Jim Strawn ’83
For some Wesleyan alums, the years spent in Buckhannon conclude with the conferring of a diploma. For Jim Strawn ’83, a man who loves to see people happy, the years spent at West Virginia Wesleyan were merely a jumping board for the decades to come.
Strawn, who currently serves as the President of Jim Strawn & Company, a marketing company that specializes in helping civic organization, non-profits, municipalities, associations, and business of all sizes engage their customers and follows through results-driven marketing strategies, was formerly the Director of Marketing at Highland Hospital in Charleston, WV and sits on the boards of thirteen organizations and volunteers for numerous more. With eleven awards under his belt, it is safe to say that Strawn loves lending a helping hand.
In fact, it was during his days at Wesleyan that this particular phrase really struck a chord with him.
“I was a member of Theta Chi Fraternity,” Strawn said. “The motto of Theta Chi is ‘to always lend a helping hand.’ I took that to heart. I get so much joy in my heart to help others.”
It was because of Theta Chi that Strawn met his former roommate and pledge brother John Skolka ’83. Skolka had been paralyzed from the neck down by a swimming accident in the summer of 1980, and the brothers of Theta Chi joined together to lend a hand to Skolka’s situation, and it was then he was hooked.
“We decided to have a fundraiser for him,” stated Strawn. “We played a basketball game for a solid week, from Saturday to Saturday, for 168 hours. To earn the fundraising dollars, brothers secured pledges per each hour they played. I played about 70 hours, and we raised about $10,000, a substantial amount back then, especially for a bunch of knuckleheaded young men like us!”
After receiving his bachelor of science in physical education, Strawn became the Public Relations Director at Shawnee Hills Mental Health Mental Retardation Center, where he worked for over 11 years. From there, he was a Sales Account Representative for WCHS TV 8 before working at Highland Hospital and served as an adjunct instructor in the University of Charleston Graduate School of Business before embarking on his current journey. Throughout all that, however, Strawn’s love for service shone through.
Strawn has been awarded numerous awards for his service acts including Volunteer of the Year for the Mental Health Association in 1999 to Social Responsibility Award from YMCA in 2015.
His list of generous volunteer work is endless. In addition to serving various health care groups, he works on the board of the local March of Dimes, Charleston’s Live on the Levee, and the Charleston Ballet, reads to kids at local schools, and volunteers at the Greenbrier Classic as a Standard Bearer. His favorite organizations to serve, however, were the Salvation Army and the Mental Health Association.
“I served as the Chairman of the Salvation Army for five years,” he said. “I love the Salvation Army because 91% of their funds raised goes directly to people in need, folks just like you and me.
“The work we did while I was president of the Mental Health Association holds a special place in my heart, too,” Strawn continued. “I think there is a lot of pain, despair, disconnectedness, and heartache in peoples’ lives today, and I always want to do everything in the sphere of my influence to assist them in getting back on the road to mental wellness.”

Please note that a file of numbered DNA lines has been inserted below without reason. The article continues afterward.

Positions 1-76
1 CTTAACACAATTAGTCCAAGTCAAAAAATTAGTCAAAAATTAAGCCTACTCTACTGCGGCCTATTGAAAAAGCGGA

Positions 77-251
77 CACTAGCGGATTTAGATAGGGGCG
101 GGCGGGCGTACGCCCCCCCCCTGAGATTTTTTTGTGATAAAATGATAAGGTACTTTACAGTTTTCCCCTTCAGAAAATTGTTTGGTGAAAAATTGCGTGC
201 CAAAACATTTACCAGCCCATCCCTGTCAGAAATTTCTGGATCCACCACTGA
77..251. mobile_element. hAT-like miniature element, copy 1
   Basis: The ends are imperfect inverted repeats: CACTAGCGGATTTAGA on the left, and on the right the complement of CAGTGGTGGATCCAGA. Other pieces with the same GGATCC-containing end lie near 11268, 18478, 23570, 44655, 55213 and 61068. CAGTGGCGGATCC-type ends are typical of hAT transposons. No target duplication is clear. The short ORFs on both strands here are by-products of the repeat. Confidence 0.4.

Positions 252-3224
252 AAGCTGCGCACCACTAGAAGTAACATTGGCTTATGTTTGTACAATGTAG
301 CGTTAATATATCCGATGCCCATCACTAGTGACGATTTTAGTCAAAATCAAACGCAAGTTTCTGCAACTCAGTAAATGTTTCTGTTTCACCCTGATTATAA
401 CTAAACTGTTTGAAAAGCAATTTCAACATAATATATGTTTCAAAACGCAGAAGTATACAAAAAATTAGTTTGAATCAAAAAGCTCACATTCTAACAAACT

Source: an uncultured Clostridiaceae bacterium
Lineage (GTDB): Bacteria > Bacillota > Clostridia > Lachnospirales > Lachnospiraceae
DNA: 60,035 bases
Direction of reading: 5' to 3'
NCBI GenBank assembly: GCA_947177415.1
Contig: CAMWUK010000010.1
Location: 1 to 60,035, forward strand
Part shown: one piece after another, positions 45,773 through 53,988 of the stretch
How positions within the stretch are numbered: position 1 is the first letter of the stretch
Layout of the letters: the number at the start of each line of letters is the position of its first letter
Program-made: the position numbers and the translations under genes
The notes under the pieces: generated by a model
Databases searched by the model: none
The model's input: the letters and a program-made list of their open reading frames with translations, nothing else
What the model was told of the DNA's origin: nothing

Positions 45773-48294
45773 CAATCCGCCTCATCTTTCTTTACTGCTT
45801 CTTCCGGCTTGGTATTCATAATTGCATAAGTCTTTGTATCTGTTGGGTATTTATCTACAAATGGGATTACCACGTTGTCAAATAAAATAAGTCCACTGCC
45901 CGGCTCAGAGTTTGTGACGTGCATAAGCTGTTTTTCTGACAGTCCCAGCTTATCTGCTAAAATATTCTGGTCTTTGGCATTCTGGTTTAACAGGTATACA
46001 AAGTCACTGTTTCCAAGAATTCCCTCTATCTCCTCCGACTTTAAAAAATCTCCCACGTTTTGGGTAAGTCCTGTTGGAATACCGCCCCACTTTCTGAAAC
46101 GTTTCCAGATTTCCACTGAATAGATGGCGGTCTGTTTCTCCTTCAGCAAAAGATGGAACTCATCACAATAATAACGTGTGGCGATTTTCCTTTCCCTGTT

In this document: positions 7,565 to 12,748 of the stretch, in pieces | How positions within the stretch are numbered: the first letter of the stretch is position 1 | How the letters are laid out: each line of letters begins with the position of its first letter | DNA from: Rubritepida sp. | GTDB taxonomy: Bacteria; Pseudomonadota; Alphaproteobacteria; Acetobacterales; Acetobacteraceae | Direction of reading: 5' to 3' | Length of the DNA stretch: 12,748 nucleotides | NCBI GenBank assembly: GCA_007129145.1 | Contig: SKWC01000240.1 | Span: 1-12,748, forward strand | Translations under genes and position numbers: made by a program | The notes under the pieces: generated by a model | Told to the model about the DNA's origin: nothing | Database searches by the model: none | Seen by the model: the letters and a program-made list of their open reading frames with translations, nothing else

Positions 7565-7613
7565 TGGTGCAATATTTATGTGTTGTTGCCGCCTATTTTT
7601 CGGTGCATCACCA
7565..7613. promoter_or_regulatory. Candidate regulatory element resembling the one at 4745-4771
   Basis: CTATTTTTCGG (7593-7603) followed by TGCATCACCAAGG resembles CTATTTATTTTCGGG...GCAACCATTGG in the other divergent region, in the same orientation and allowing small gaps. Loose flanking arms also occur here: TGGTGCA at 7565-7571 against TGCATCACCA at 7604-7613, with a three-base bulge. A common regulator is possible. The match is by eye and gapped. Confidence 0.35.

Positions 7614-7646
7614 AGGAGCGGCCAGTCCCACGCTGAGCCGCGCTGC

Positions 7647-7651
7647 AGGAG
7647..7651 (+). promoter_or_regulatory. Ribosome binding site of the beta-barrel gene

One of his most cherished memories is receiving the Jefferson Award. The award began in 1972 by Jacqueline Kennedy Onassis and has been called the Nobel Prize of Volunteering.
Strawn’s latest endeavor is a “No Butts About It” campaign that he began in the summer of 2015. It is a grass-roots, volunteer-based group raising awareness and cleaning up cigarette stub litter in the Charleston area.
“I would love for this to grow and become so successful that it is not needed,” Strawn commented. “Litter is a pet-peeve of mine.”
Strawn credits Wesleyan for further developing his heart and passion for service.
“Wesleyan taught me that the best way to predict the future is to create it yourself,” he stated. “Make the world a better place. Show some stewardship, and leave this planet better than you found it. Through my teachings and actions, I certainly hope I am making that difference.”
“John Wesley said ‘true Christianity fulfilled all of a person’s deepest, truest desires, making the Christian a happier, more productive person,’” he continued. “At Wesleyan, I learned a lot about this philosophy, as I could be the happiest person ever, and I try to bring that same happiness to others.”
He especially enjoys bringing that philosophy and message to children. This is evident through his work as co-author of the Sad Mad Glad Book series.
“The Sad Mad Glad Book-The Anatomy of Your Attitude are books that teach and inspire children of all ages why it is important and how to have a positive attitude,” Strawn said. “Attitude sets the tone for lifetime success. I firmly believe that.”
Strawn and life-long friend Chuck Stump have co-authored four books together, with each winning national and international awards. He was awarded the Co-Author of Book of the Year by Independent Publisher in 2009.
Strawn also cites his wife, Lisa, in his successes, calling her his rock.
“If I did not have my rock, my soulmate, standing with and beside me, I would not be half the man I am today,” he said. “She really does complete me.”
All in all, Strawn just wants to see the world a better, happier place.